Turdus olivaceus (Olive thrush) 

Olyflyster [Afrikaans]; Umswi [Xhosa]; umuNswi (generic term for thrush) [Zulu]; Setsipitsipi [South Sotho]; Kaapse lijster [Dutch]; Merle olivâtre [French]; Kapdrossel, Kapamsel [German]; Tordo-oliváceo [Portuguese]

Life > Eukaryotes > Opisthokonta > Metazoa (animals) > Bilateria > Deuterostomia > Chordata > Craniata > Vertebrata (vertebrates)  > Gnathostomata (jawed vertebrates) > Teleostomi (teleost fish) > Osteichthyes (bony fish) > Class: Sarcopterygii (lobe-finned fish) > Stegocephalia (terrestrial vertebrates) > Tetrapoda (four-legged vertebrates) > Reptiliomorpha > Amniota > Reptilia (reptiles) > Romeriida > Diapsida > Archosauromorpha > Archosauria > Dinosauria (dinosaurs) > Saurischia > Theropoda (bipedal predatory dinosaurs) > Coelurosauria > Maniraptora > Aves (birds) > Order: Passeriformes > Family: Muscicapidae > Genus: Turdus

Turdus olivaceus (Olive thrush)  Turdus olivaceus (Olive thrush) 
Turdus olivaceus (Olive thrush) 
Olive thrush with praying mantis, Kirstenbosch Botanical Gardens, South Africa. [photo Trevor Hardaker ©]

Top right: Olive thrush, Cape Town, Western Cape, South Africa. [photo Duncan Robertson ©]

Bottom right: Olive thrush, Kirstenbosch Botanical Gardens, South Africa. [photo Trevor Hardaker ©]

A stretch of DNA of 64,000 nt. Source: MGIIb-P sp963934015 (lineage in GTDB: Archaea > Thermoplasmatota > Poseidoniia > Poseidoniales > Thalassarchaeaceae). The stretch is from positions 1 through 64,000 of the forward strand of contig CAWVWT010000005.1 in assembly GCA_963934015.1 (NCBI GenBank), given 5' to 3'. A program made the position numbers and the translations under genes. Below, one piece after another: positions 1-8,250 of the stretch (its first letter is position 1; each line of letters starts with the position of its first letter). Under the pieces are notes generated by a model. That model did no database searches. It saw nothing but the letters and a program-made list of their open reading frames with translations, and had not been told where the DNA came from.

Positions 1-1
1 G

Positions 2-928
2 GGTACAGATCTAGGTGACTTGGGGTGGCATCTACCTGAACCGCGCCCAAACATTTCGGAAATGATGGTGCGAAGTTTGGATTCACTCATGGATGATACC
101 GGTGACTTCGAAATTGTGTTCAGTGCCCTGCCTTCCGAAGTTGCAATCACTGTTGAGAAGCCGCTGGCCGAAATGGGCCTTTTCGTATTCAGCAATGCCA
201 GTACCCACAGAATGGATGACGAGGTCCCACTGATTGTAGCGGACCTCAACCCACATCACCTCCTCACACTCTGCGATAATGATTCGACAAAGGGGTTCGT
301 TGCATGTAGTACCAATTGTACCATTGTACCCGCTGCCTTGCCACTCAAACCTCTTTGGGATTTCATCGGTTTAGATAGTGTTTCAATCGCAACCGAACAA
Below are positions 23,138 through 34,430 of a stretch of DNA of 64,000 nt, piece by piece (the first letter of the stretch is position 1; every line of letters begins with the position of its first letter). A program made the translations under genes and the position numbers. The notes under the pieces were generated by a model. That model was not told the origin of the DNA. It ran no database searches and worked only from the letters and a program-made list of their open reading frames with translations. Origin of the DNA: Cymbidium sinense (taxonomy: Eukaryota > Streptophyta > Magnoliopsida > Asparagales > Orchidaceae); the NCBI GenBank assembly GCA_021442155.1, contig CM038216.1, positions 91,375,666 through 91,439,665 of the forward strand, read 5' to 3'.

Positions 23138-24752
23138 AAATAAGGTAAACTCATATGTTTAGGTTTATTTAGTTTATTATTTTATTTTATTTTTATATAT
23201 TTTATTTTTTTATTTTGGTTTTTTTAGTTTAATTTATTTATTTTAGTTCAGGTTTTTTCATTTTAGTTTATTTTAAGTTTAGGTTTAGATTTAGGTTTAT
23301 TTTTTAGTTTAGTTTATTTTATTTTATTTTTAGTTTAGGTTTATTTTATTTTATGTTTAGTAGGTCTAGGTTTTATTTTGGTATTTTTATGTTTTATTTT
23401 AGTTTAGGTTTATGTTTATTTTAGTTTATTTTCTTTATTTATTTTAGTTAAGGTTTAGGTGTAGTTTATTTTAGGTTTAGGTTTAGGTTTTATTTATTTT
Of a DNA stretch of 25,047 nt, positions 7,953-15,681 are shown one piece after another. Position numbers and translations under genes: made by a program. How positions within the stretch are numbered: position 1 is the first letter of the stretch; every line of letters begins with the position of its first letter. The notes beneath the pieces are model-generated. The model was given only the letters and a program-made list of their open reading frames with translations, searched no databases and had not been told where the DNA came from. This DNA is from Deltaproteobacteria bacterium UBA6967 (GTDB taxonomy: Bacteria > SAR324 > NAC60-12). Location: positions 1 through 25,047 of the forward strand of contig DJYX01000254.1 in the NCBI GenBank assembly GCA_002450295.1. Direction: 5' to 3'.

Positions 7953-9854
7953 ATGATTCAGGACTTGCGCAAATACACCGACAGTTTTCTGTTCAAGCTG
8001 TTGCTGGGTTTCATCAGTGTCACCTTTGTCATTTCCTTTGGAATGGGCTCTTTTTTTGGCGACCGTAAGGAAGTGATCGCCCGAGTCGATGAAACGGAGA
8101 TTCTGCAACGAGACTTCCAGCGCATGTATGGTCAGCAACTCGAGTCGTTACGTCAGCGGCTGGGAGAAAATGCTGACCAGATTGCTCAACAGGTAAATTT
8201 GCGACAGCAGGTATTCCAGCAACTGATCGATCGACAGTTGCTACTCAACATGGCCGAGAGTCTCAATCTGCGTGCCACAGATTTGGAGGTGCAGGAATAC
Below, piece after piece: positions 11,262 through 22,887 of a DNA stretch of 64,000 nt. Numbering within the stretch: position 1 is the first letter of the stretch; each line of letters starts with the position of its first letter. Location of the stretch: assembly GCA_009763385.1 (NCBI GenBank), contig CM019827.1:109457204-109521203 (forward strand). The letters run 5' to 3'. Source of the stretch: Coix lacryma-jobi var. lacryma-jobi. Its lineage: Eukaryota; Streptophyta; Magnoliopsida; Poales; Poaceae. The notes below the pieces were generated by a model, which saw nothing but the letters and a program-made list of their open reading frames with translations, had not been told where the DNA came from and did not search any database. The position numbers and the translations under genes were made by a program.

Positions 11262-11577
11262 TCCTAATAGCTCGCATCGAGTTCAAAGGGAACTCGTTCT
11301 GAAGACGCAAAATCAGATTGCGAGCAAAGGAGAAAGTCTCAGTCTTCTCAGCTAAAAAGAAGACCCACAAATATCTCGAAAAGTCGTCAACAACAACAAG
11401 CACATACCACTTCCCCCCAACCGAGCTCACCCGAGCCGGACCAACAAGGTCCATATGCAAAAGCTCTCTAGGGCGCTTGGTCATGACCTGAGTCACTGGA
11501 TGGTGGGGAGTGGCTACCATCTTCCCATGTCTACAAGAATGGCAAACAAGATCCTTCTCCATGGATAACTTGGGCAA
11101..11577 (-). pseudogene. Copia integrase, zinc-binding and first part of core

Distribution and habitat

Endemic to southern Africa, with the bulk of its distribution centered on South Africa's eastern and southern coast extending to Limpopo Province and Lesotho, with a smaller population in Zimbabwe's eastern highlands. It generally prefers evergreen forest, forest edges, and suburban and rural gardens, in fact it is the 8th most common bird in Cape Town. It also occupies alien Acacia thickets and commercial orchards.

Brood parasites

It has been recorded as host of the Red-chested cuckoo.


It mainly eats earthworms supplemented with insects, other invertebrates and fallen fruit, doing most of its foraging on the ground, flicking through leaf litter in search of prey. The following food items have been recorded in its diet:

  • Invertebrates
  • Fruit
    • Acacia cyclops (Rooikrans)


  • The nest is built solely by the female in about 10 days, consisting of a large, moist bowl made of grass stems, twigs, earth, wet leaves and moss, lined with plant stems, fibres, tendrils and bracken. It is typically in the fork of a tree branch, especially in gardens, anywhere from 3-16 metres above ground.
  • Egg-laying season is basically year-round, peaking from August-December.
  • It lays 2-3 eggs, which are incubated solely by the female for about 14 days, occasionally leaving the nest for up to an hour to forage.
  • The chicks are brooded mainly by the female for the first 2 days, and is also responsible for feeding them with food passed to her by the male for the first few days. Later both parents feed the young, who leave the nest at about 16 days old, when they can barely fly; they remain dependent on their parents for up to 2 months further.


Not threatened, in fact it has adapted extremely well to the introduction of man-made habitats.


  • Hockey PAR, Dean WRJ and Ryan PG 2005. Roberts - Birds of southern Africa, VIIth ed. The Trustees of the John Voelcker Bird Book Fund, Cape Town. 



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